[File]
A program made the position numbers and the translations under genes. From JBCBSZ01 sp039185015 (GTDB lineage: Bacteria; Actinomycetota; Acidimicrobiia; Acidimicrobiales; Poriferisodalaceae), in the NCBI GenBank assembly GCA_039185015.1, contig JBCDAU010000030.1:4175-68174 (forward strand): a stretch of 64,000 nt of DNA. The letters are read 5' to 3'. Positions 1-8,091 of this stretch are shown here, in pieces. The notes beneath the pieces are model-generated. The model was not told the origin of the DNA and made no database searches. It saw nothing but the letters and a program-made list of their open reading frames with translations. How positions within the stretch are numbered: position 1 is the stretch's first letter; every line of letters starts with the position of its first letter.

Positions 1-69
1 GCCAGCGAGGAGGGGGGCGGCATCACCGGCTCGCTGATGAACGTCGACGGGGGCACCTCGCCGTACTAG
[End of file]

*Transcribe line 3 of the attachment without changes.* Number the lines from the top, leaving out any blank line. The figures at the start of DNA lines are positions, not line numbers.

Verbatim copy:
1 GCCAGCGAGGAGGGGGGCGGCATCACCGGCTCGCTGATGAACGTCGACGGGGGCACCTCGCCGTACTAG